One of the biggest California fossil discoveries ever made has been found to include the remains of ancient mastodon, fish, and other mammals.
Encased amid the fossilized remains of a petrified forest, they were discovered by a local government ranger in the Mokelumne River watershed south east of Sacramento—and are now making headlines around the world of paleontology.
Thought to be from the Miocene Era of around 10 million years ago, ranger Greg Francek at the East Bay Municipal Utility District was in the area for work when he found the first fossilized tree, half buried in the soil.
“I looked around the area further and I found a second tree,” Francek said in an EBMUD statement released this week. “And then a third and so on. After finding dozens of trees I realized that what I was looking at was the remains of a petrified forest.”
After millions of years, forests and trees buried in the ground become “petrified” or turned to minerals; coming from the Greek word “petra” which means stone. There are 19 petrified forests in the U.S., ranging in size from merely stands of trees to national park-sized forests.
It took three weeks of surveying the area for Francek to find his first vertebrate fossil; a piece about twice as big as his folding knife, broken in three places.
“What I didn’t comprehend at the time [of the initial find]” he said, “was the amazing fact that I was looking at the bones of great beasts that had roamed this landscape millions of years ago.”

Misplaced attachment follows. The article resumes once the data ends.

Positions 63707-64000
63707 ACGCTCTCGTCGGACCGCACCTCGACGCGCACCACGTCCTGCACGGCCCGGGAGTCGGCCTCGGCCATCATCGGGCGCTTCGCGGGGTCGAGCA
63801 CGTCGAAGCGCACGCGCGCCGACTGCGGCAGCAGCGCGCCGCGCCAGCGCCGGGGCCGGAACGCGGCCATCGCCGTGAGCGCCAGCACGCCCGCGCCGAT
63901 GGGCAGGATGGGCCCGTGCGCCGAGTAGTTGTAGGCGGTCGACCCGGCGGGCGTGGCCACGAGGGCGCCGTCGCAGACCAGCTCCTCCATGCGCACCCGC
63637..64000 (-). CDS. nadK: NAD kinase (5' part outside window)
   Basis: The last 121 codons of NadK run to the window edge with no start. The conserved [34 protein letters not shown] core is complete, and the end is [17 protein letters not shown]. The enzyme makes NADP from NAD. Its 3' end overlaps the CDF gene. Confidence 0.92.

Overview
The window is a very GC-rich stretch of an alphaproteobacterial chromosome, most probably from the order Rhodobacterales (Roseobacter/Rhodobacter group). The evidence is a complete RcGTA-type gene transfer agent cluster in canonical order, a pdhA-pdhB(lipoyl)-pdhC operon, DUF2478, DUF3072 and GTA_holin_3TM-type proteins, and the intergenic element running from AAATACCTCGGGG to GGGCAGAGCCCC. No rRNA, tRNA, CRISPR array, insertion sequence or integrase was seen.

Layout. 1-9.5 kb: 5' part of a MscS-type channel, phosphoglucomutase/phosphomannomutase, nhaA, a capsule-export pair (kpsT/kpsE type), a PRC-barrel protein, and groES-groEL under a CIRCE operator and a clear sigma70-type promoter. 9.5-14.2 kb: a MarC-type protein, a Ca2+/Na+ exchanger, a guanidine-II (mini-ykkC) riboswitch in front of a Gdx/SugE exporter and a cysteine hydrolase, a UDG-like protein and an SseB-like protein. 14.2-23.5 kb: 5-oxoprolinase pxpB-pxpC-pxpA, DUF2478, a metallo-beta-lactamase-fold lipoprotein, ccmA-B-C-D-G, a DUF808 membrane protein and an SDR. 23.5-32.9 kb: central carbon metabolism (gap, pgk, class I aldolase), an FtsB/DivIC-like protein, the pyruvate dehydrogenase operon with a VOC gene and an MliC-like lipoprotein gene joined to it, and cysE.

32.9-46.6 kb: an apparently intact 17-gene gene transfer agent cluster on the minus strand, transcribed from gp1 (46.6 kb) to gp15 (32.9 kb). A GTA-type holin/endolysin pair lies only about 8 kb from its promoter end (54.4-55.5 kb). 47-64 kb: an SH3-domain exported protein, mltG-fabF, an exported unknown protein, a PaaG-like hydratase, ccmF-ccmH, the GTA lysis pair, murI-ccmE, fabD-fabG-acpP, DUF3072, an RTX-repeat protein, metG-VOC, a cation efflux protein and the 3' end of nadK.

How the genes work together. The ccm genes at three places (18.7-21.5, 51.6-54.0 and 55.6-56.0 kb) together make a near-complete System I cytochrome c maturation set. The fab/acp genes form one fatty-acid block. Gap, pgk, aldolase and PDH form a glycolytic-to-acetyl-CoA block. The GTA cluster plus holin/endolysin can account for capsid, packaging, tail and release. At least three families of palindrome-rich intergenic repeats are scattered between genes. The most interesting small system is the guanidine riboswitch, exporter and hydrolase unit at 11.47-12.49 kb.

Francek then reached out to every geology and paleontology expert in the area as fast as he could. Soon a team arrived from California State University, Chico, to begin excavating the fossils.
The bones of two elephant cousins, camel, rhino, horses, tortoises, and even a toothed-salmon weighing 400 pounds were all subsequently discovered there in what is one of the largest single discoveries in the state’s history.
Most charismatic of Francek’s ‘Great Beasts’ was undoubtedly the complete skull of an American mastodon with all its teeth and magnificent tusks intact—the first discovery in the area since 1947. Needing over four days of work and eight people to load it into a truck, the two-tusked mastodon roamed Earth more than 10 million years ago before becoming extinct during the Pleistocene, just 12,000 years ago.
A gomphothere was also discovered—a shorter cousin to the mastodon that sported four tusks, but that died out around 6 million years ago. It’s massive jaw required the assistance of a backhoe to heave it from the ground.
Beyond this pair of tusked-titans, remains of merychippus, the three-toed progenitor of the modern horse, tapirs, single-hump camels, and even rhinoceros were all discovered there as well. One of the most challenging excavations was a Miocene salmon species, that judging by the skeleton, which was equipped with a mouth full of teeth, and could reach 400 pounds.
Both state and federal government protections for the area have kicked in since its discovery, and the next step in the story is to try and parse out the classic scientific questions: why are the finds there, and how did they die.
You can learn more at EDMUD and Chico University, who both have excellent reports with stunning images of the finds.